Review: Intermission EP


So, we’re stealin’ the idea from the Sparks Project and doing one with probably even more records out there — The Residents!  And this time we’re changing it up a little bit — we’ve got two hardcore Residents fans in me and Rich, but Aila is, at best, a casual fan, who will be hearing about 99% of these records for the first time.  DANGEROUS!  So, enjoy, THE RESIDENTS PROJECT!

Richard J. Anderson: One thing I have to give The Residents credit for is that they to think of the whole live experience. I don’t just mean that they have visuals, sets, costumes, and a story or some other conceptual framework driving the show. They also go as far as to have, for many shows, introduction, intermission, and outro music. This leads us to Intermission, an EP consisting of those cuts from The Residents 1982 Mole Show tour—also their first real attempt at live performance. Largely, it’s a continuation of the Mark of the Mole sound, with lots of tribal drum machines, scary synths, and deep moods. It’s short enough that I can give each track its brief due, so let’s go.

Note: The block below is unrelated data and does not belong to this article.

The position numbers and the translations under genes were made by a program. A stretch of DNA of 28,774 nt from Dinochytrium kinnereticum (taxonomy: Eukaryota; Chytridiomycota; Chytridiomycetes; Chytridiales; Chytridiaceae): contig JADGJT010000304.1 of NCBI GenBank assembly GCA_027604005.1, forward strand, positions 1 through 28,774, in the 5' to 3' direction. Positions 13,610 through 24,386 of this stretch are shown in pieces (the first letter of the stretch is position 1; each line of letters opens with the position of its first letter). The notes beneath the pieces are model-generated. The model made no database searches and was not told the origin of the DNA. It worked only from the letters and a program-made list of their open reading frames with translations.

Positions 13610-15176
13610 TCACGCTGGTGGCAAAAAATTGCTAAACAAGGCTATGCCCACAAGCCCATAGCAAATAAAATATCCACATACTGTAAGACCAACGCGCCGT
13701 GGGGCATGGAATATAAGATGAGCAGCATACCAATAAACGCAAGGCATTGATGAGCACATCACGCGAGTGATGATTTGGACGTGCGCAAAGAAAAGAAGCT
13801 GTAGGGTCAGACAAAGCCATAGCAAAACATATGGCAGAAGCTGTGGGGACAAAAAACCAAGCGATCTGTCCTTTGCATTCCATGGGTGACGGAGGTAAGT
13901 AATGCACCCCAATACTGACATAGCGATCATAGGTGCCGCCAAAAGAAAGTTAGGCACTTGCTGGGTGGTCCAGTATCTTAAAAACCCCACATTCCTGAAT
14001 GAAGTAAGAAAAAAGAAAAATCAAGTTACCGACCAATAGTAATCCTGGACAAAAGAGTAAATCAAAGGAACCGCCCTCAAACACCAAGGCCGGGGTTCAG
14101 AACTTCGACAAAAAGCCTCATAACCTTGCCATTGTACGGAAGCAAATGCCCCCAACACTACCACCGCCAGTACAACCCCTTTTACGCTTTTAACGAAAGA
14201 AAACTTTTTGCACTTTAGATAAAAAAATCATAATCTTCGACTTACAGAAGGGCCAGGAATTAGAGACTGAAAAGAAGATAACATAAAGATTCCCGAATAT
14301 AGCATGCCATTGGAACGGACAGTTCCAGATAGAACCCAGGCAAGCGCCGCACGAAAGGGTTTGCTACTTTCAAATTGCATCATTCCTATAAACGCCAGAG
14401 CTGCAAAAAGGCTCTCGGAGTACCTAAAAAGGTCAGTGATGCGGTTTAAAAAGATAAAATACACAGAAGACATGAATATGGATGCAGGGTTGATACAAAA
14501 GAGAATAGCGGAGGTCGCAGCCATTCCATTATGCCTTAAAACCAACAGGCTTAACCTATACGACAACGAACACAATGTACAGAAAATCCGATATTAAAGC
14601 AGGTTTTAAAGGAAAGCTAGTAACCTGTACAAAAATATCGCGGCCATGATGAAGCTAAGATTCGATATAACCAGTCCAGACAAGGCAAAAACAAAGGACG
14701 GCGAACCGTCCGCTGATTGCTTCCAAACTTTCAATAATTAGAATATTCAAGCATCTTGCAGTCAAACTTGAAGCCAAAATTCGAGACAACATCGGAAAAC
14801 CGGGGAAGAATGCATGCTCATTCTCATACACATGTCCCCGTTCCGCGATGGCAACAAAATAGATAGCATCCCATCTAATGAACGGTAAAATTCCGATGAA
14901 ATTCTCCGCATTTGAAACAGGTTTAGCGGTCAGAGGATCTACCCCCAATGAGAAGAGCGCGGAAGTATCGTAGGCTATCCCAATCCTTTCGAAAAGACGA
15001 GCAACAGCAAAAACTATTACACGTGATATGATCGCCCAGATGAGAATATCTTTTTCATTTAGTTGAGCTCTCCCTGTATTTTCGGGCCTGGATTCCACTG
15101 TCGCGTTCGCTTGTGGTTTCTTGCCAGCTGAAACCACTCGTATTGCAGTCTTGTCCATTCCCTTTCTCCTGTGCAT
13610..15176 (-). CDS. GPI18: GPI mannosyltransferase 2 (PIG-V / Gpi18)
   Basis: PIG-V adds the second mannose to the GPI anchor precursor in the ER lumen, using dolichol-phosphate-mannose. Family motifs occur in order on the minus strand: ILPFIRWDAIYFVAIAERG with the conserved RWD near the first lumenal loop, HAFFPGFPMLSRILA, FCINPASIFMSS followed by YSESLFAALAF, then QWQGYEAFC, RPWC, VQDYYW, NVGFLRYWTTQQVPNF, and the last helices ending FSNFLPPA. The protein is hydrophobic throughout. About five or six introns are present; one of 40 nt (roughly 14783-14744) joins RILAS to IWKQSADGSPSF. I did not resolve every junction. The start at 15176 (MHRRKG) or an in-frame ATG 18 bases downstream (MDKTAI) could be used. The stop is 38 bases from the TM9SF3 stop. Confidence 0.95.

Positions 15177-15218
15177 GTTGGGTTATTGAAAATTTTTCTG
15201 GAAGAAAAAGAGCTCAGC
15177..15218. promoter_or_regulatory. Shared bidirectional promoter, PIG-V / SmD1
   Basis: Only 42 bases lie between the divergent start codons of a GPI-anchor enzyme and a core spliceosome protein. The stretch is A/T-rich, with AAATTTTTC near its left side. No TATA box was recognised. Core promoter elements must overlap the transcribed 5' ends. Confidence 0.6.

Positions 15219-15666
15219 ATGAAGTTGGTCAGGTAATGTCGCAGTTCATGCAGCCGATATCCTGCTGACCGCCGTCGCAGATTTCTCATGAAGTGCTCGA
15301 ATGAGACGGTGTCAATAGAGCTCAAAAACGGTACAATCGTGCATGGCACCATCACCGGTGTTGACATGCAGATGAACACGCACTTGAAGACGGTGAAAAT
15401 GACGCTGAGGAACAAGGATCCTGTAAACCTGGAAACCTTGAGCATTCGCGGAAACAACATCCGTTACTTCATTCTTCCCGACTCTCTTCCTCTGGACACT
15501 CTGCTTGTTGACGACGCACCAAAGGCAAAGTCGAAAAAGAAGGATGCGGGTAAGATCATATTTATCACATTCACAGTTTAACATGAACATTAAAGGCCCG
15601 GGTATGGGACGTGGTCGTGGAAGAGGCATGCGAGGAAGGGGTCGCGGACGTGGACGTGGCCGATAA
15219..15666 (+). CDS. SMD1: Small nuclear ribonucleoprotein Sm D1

“Lights Out” is the introduction music, and it sets an appropriately creepy atmosphere. It consists of thumping percussion, and a raw electric guitar piece laid over top of synthesizer pads and organ. Coming into a performance space with this on would easily put everyone in the right frame of mind for a Mole Show performance. “Shorty’s Lament” features a small chorus of female vocals trade off with the Singing Resident, telling the story of “Shorty,” whoever he is. It’s wonderfully creepy, though, and I would kill to get the accordion-like synthesizer patch that plays much of the lead. Meanwhile, “Moles are Coming” is almost a throwaway. Three minutes of chanting “moles are coming” by the female vocalists, and some church organ. At least it’s short and relevant to the show. As for outro cut, “The New Hymn,” well, it’s there, and suitably hymn-like, with lots of organ and vocals lifted from Mark of the Mole’s “Migration.”